Welcome to our new series, “Bedford Infrastructure.” Infrastructure is one of those things you just expect to…work. When it’s not working may really the only time you even think of it. You turn the faucet, flip a light switch, flush the toilet, it all works! When it doesn’t, we have a problem!
Did you ever stop and think about what it takes to make this all happen? To turn a faucet in your house and get clean water from a pipe is amazing by any stretch of your imagination. Where does our gas and electricity come from and how does it get here? Being online, how does that happen?
That’s what this series is all about.
First up, the most basic of needs – WATER
We are fortunate we live in the Northeast where water is abundant. I went to school out west and quickly learned how attitudes toward water differ when it is scarce. Living in the Northeast with abundant water, we often take our access to clean water for granted. Just because water is plentiful does not mean getting it to your tap is easy. There is a lot to it.
Bedford Water History
In colonial times all the way up to the start of the 20th century, water was an individual concern. Individual wells and access to rivers and lakes were how most people got their water. Bedford’s first municipal water project dates back to 1909. The Bedford Historical Society wrote a story about Bedford’s Big Dig ~ 1908-1909, which ran in The Bedford Citizen on Nov. 16, 2021. The article explains the town’s first municipal water works project. That system is basically how we got our water until 1993 when Bedford became part of the Massachusetts Water Resources Authority (MWRA). Bedford connected to the MWRA through a pumping station in Lexington in that year. Lexington and Bedford have a 25-year agreement that was renewed in 2018.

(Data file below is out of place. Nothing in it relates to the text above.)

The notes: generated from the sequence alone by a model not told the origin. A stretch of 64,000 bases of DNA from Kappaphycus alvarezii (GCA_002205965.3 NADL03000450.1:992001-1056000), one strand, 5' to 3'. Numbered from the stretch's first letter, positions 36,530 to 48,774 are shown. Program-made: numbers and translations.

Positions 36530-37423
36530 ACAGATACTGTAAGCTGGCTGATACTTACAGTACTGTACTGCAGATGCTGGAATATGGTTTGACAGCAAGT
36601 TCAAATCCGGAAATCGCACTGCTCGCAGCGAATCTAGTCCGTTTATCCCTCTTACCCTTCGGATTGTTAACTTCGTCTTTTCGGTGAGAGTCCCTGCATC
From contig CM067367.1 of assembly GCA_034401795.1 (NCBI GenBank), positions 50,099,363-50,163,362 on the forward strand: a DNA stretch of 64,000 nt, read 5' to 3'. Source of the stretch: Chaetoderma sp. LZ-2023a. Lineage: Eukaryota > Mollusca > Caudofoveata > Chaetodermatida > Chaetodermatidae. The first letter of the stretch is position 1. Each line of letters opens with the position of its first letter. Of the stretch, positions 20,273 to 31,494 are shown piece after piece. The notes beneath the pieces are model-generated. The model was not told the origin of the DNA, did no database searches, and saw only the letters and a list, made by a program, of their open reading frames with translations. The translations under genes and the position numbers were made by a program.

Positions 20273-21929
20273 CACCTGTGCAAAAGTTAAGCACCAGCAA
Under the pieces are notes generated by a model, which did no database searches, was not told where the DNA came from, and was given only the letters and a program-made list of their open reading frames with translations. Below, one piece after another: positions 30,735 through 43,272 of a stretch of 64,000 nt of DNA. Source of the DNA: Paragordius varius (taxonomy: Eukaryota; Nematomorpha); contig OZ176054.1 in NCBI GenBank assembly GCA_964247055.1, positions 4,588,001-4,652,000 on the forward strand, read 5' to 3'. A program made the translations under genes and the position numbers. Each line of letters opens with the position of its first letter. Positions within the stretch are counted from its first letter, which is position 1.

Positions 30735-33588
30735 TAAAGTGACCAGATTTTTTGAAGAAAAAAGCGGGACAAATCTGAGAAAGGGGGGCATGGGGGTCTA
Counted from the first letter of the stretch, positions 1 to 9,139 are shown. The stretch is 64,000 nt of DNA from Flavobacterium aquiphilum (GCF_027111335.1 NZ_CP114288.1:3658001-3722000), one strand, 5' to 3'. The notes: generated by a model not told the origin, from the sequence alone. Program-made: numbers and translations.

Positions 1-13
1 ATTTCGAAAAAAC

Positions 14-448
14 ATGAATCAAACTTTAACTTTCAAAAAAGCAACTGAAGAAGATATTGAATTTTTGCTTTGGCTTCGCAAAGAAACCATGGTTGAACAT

Currently, the town gets 100 percent of its water from the MWRA, and has been doing this since 2018. Up until 2018, Bedford still pumped 10 percent from the Shawsheen Groundwater Treatment Facility. In 2018, the chemical PFAS was detected in the well and because a safe level of PFAS has not been determined, the Town switched to 100 percent MWRA water.
Bedford’s Current Water System
In 2020, Bedford supplied 580 million gallons (MG) of water to residential, retail, and industrial customers – slightly more than the 2019 usage (550 MG) – resulting in an average daily usage of 1.6 million gallons.
The average residential use is 53 gallons per person per day. In 2020, Bedford’s peak day demand was 3.2 million gallons. Typically, 90 percent of Bedford water comes from the MWRA (i.e. Quabbin Reservoir) through three-meter vaults at the Lexington town line.
Until 2018, 10 percent of the water came from the Shawsheen Treatment Facility. The three Shawsheen wells have been off-line since 2019 and are still off-line while the town works with MassDEP to determine safe and cost-effective measures related to PFAS. Bedford’s water system includes approximately 80 miles of water mains, 800 fire hydrants, 700 backflow prevention devices, 6,000 service connections, and three storage tanks.
Getting the Water Here